Uludere Commission to release final report next week


On 28 December 2011 Turkish warplanes, acting on intelligence from drones, bombed a group of civilians on their way to South Kurdistan. Thirty four people died, mostly from the same family. The truth about the massacre has not been uncovered yet and the much awaited parliamentary report on the massacre has not been published yet, although its delivery was expected around 15 December 2012.

Parliamentary Uludere Sub-Commission President, AKP Ordu deputy ?hsan ?ener on Wednesday called for a meeting on 28 February for the delivery of the report to members of the commission. ?ener said the Roboski incident might be an “innocent security operation” or a mistake and remarked that the report will present no information as to who gave the order to fire.

Speaking after ?ener’s statements, Peace and Democracy Party (BDP) Party Council member Veli Encü, relative of some of the victims, said that the families of victims had no expectations from the report to be released by the Commission.

“As the families of victims, who are facing new threats, detentions and administrative fines every day, we believed that the Commission members would help to reveal the truth on the massacre. However, we do not expect them to do so any more because the report which was supposed to have been released on 15 March 2012 has been delayed so far, with no progress recorded in the investigation into the massacre. Besides, each member of the commission made different statements on the subject”, said Encü.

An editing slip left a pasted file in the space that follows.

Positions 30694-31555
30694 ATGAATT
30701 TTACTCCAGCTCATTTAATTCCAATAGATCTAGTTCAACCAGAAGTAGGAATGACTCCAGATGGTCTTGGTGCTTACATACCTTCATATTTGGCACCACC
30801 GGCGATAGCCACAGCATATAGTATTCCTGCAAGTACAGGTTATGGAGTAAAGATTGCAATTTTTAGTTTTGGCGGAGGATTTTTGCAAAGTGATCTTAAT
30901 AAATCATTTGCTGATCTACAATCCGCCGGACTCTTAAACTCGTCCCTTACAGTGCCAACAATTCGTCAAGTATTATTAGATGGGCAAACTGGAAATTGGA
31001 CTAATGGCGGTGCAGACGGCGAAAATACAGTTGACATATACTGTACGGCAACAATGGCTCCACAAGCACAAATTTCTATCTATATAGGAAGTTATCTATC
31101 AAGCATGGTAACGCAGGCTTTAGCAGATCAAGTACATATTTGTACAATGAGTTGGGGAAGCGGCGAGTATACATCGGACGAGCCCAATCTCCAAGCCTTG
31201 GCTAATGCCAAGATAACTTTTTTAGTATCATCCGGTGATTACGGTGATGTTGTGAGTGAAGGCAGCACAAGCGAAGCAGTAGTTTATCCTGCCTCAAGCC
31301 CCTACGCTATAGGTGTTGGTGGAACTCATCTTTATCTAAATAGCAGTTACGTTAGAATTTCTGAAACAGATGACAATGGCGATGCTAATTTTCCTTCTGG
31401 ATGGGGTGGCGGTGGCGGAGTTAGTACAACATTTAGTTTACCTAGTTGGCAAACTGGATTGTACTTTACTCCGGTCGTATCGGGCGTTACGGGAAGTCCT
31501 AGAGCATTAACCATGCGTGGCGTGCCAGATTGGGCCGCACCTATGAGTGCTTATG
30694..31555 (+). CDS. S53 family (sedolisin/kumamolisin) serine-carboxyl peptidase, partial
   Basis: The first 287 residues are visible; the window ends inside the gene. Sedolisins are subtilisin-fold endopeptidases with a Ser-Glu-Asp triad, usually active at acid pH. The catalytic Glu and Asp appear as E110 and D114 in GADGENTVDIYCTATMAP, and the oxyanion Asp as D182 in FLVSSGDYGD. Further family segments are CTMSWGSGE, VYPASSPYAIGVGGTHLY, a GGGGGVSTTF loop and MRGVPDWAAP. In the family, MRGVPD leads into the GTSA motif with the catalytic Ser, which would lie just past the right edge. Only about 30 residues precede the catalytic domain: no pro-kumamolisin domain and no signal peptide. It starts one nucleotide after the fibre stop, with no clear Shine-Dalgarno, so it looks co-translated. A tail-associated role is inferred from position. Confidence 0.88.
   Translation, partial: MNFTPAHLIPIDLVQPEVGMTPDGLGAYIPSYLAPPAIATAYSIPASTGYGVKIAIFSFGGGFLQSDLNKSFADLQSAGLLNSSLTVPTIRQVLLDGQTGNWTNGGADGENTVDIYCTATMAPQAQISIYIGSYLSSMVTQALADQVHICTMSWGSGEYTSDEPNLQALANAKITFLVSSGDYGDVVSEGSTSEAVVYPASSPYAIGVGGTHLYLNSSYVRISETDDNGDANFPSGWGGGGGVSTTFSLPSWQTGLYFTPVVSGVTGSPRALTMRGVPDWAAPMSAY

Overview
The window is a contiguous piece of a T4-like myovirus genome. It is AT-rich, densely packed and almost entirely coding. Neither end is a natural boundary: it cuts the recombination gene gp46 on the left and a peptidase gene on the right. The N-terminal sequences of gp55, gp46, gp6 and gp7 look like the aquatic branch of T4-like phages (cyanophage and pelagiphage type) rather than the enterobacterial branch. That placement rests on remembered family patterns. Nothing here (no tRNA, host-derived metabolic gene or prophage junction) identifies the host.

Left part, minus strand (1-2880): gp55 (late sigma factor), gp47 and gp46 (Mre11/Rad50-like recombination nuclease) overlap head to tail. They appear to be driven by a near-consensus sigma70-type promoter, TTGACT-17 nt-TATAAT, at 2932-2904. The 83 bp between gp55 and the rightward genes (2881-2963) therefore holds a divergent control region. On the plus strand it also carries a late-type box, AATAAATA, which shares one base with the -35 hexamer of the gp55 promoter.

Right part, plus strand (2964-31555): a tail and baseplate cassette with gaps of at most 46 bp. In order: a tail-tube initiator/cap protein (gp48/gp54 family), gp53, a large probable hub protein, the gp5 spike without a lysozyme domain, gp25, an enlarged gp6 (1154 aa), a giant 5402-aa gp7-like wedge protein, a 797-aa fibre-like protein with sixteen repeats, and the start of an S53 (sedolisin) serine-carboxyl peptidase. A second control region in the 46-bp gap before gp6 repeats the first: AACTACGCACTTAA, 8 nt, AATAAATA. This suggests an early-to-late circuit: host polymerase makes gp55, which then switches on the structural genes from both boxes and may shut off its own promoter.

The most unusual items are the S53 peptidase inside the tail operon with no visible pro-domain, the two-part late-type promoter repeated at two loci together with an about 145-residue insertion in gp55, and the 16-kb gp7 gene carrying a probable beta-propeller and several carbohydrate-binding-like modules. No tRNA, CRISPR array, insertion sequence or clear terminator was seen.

Encü noted that “We think this is because political authorities bear responsibility in this massacre and the government is therefore imposing pressure on the commission which is being led by the Chief of Defense”.

Encü pointed out that the commission was established with an aim to ease the public reaction in Turkey and abroad, noting that the report of the commission will contain information aimed at extending the massacre over a period of time and covering it up.

Roboski families will never give up their struggle for justice, underlined Encü and said that the governor of Uludere has recently launched a new investigation against him for allegedly spreading propaganda for the Kurdistan Workers’ Party (PKK).

Encü remarked that he was accused of writing banners and hosting the people who visited the village of Roboski at the anniversary of the genocide.

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